In reply to this post by Stephen Tucker ?'??????, 21-???-2014 08:15:57 ?? ????????: > This looks very good indeed. As a matter of interest, is there any > particular reason you have used 2*b instead of b+b? Might b+b be faster > than b*2? Yes, it is slightly faster, but the effect is indiscernible in total time. But there is not harm to use b+b. > Also, in various lines, you use //2. Would >>1 be quicker? On reflection, > perhaps you have had to use //2 because >>1 cannot be used in those > situations. I thought this effect would be insignificant too. But actually it is measurable (about 10% for some input). Thanks, this optimization is worth to be applied.
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## Challenge: optimizing isqrt

 On 11/25/2014 02:31 PM, Serhiy Storchaka wrote: > ?'??????, 21-???-2014 08:15:57 ?? ????????: >> This looks very good indeed. As a matter of interest, is there any >> particular reason you have used 2*b instead of b+b? Might b+b be faster >> than b*2? > > Yes, it is slightly faster, but the effect is indiscernible in total > time. But > there is not harm to use b+b. > >> Also, in various lines, you use //2. Would >>1 be quicker? On reflection, >> perhaps you have had to use //2 because >>1 cannot be used in those >> situations. > > I thought this effect would be insignificant too. But actually it is > measurable > (about 10% for some input). Thanks, this optimization is worth to be > applied. > Unfortunately, for many values, the version of the function with >>1 is slower.  It's only when the argument is bigger than 10**40 that it's as much as 1% faster.  But it's true that for really large values, it's quicker. A quick test shows that 3.3 is about 20% faster for both these functions than 2.7. My oversight earlier was assuming a native type.  Once you get into "longs" which aren't supported by the processor, the shift will likely become much faster than divide. -- DaveA
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## Challenge: optimizing isqrt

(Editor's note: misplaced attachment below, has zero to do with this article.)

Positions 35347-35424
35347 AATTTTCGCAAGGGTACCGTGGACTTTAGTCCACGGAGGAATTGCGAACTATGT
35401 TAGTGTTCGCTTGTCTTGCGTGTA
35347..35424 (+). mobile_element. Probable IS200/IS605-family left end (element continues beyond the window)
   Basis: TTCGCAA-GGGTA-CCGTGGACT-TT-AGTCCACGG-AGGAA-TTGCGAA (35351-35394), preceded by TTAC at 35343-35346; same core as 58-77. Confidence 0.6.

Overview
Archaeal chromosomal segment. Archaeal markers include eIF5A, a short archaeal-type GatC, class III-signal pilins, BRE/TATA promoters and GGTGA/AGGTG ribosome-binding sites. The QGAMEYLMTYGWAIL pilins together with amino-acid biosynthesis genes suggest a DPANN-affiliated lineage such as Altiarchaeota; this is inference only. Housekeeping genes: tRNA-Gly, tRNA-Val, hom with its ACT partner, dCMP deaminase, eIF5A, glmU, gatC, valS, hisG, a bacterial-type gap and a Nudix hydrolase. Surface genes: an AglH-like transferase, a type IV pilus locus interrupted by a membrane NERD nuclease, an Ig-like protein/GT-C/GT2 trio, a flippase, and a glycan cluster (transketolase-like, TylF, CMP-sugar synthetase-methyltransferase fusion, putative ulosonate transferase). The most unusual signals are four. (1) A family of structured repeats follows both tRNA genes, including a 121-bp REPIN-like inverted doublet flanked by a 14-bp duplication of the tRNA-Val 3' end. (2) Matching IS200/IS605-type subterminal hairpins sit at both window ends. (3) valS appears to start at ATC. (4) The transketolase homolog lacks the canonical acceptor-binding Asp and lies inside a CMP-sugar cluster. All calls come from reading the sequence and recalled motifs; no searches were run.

Another _possible_ performance improvement that is staring us in the face is that 2*b could be replaced with b<<1. Given that b+b (an earlier suggestion of mine) involves two table look-ups for b, whereas b<<1 only involves one, it seems that the scope here for improvement is significant. By the way, I hope this post is not "top-posted" as my previous one was. Apologies for that - I am new to this kind of thing. On Wed, Nov 26, 2014 at 12:46 AM, Dave Angel wrote: > On 11/25/2014 02:31 PM, Serhiy Storchaka wrote: > >> ?'??????, 21-???-2014 08:15:57 ?? ????????: >> >>> This looks very good indeed. As a matter of interest, is there any >>> particular reason you have used 2*b instead of b+b? Might b+b be faster >>> than b*2? >>> >> >> Yes, it is slightly faster, but the effect is indiscernible in total >> time. But >> there is not harm to use b+b. >> >>  Also, in various lines, you use //2. Would >>1 be quicker? On reflection, >>> perhaps you have had to use //2 because >>1 cannot be used in those >>> situations. >>> >> >> I thought this effect would be insignificant too. But actually it is >> measurable >> (about 10% for some input). Thanks, this optimization is worth to be >> applied. >> >> > Unfortunately, for many values, the version of the function with >>1 is > slower.  It's only when the argument is bigger than 10**40 that it's as > much as 1% faster.  But it's true that for really large values, it's > quicker. > > A quick test shows that 3.3 is about 20% faster for both these functions > than 2.7. > > My oversight earlier was assuming a native type.  Once you get into > "longs" which aren't supported by the processor, the shift will likely > become much faster than divide. > > > -- > DaveA > -- > https://mail.python.org/mailman/listinfo/python-list> -------------- next part -------------- An HTML attachment was scrubbed... URL: